Another one which really jumped out at me, which also brings me closer to the topic of this month’s Carnival of Aces, is a weird analogy to vegetarianism.  I don’t mean the one which corresponds to what I’ve just said about something perceived as being a radical rejection of what is only normal: that wouldn’t be a “weird” analogy but rather a very obvious one.  Not that this one is so obscure: I can point to “It must be some religious thing” on the bingo card and you’ll likely understand what I’m thinking.  To elaborate, not having sex and not eating meat have been associated for millennia around the world.  For instance, ancient Greek Olympic athletes would for a month refrain from both meat (as part of their special diet of cheese and figs) and sex in preparation for the footrace, at least in the earlier history of the ancient Olympics.  Let’s not get into the detailed reasons for this, but suffice it to say that they were religious; the early Olympics were a religious festival after all.  The association between celibacy and vegetarianism in ancient Greek religion influenced certain strands of Greek philosophy too.  This alone might serve to show its relevance to more recent times, but of course it also influenced Christianity (a religion which spent its own formative years largely in the ancient Greek world after all), and early Christian factions and thinkers fought over the particular importance of both.  Again, let’s avoid the details: suffice it to say that even now ‘fasting and abstinence’ go hand in hand in Christian asceticism, and that ‘fasting’ in this context may sometimes mean nothing more than not eating meat.  Moreover, Christianity isn’t the only religion to make the connection between these two things.  For instance, they had a similar significance in ancient India, and from there to religions such as Hinduism, Buddhism, and Jainism.  Indeed, while most people where I am are likely to be thinking of Christianity if they dismiss asexuality as just “some religious thing”, they’re more likely to be thinking of Buddhism if they do the same of vegetarianism.

My point is that people are usually carrying heavy cultural baggage with them when they think about choosing not to eat meat and choosing not to have sex, since the objects of both choices have been considered base desires of the flesh which stand in the way of spiritual fulfilment.  This is relevant to me because I do asexual visibility work and am also involved in ‘animal rights’ (in the looser sense of the term) projects.  Do I want to confuse people when I tell them I’m a vegetarian?  Then why not tell them also that I’m not interested in having sex with anyone?  If I say too that I’m an “asexual”, then they’re almost certain to mistake asexuality for celibacy, and from there suppose that I must be an aspiring if not accomplished ascetic.  In the process, they’ll learn almost nothing about either what asexuality actually is or the reasons why I’m a vegetarian.  After all, these things aren’t really related: vegetarianism is a dietary choice I’ve made for ethical reasons, while asexuality is simply my sexual orientation.  When speaking of myself I can confidently say that one didn’t cause the other, and I see no reason to suppose that they flow from the same source in any way other than my being that source.  All they have in common is that a complete stranger is unlikely to assume either of me.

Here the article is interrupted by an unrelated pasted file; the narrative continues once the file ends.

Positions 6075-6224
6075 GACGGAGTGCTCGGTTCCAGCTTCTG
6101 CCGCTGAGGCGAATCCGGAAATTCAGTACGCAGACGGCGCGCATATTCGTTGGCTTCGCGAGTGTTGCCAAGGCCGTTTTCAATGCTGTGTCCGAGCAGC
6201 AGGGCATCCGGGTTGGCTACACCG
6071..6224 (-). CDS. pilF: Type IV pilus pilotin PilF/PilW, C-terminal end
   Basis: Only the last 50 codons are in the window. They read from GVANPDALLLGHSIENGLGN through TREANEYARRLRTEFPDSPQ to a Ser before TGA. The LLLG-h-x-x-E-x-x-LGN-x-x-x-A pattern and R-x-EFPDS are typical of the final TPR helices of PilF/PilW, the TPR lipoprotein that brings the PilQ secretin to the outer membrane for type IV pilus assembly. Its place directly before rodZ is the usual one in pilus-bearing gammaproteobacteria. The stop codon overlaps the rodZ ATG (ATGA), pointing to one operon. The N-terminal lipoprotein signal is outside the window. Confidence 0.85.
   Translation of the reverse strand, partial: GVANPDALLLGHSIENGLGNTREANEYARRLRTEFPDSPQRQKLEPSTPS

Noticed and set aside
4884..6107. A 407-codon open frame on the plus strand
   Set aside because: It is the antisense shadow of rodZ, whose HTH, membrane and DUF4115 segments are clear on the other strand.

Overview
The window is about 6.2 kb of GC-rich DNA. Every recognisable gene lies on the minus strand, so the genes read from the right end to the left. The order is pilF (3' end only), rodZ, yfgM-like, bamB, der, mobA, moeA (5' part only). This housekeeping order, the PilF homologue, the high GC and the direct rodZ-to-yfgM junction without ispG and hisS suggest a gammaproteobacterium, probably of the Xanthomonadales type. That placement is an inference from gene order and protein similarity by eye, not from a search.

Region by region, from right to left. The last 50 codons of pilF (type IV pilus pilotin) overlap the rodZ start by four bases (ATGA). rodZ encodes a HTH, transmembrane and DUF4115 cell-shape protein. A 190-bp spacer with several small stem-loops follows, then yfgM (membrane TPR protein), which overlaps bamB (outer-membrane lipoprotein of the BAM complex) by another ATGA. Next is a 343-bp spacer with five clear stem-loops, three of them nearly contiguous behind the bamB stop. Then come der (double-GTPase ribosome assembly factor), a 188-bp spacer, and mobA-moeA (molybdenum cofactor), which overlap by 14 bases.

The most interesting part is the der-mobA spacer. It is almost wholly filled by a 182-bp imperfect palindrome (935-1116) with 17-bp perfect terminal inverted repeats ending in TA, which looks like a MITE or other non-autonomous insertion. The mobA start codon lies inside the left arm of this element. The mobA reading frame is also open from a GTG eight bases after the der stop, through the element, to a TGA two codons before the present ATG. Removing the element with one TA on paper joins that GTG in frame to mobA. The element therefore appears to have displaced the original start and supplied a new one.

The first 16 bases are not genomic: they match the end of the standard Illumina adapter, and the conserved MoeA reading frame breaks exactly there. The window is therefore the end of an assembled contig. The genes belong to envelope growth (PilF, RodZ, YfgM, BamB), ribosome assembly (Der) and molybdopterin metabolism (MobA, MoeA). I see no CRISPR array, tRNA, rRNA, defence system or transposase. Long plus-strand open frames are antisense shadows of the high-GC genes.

Admittedly, there are reasons why I’m not all that worried about confusing people in this way.  Setting aside the fact that I don’t dress like an “accomplished ascetic” of any quality, it happens that if I do so much as mention asexuality, then it is likely that I’m in the process of speaking about it at length (since I don’t tend to mention it in passing when I’m not speaking to people who already know me).  When that’s the case, I can try to explain things properly so that people who know little about it will understand.  Furthermore, since asexuality and vegetarianism aren’t related, the latter isn’t so likely to come up when I’m speaking in detail about the former.  Similarly, asexuality tends not to come up when I’m talking about vegetarianism and related matters.  At the same time though, I don’t really want to bring it up even in the event that it wouldn’t be inappropriate: precisely for the reasons I’ve described, to mention in passing that I’m asexual in such a context might require me to say quite a lot about asexuality in order to clear up the misconceptions I would have just reinforced.  It is as though it were irresponsible to only mention asexuality without saying quite a lot more about it.  That’s the problem of asexuality not being well known, and the resulting reluctance to speak about it doesn’t make it any easier to make it known.  I find myself inclined to think though that part of the solution to this is to be less guarded, more willing to mention asexuality in passing, as appropriate of course.  That at least might lead to greater visibility.  After all, do I really suppose that anyone has come to understanding from ignorance without the passing of an interval of confusion?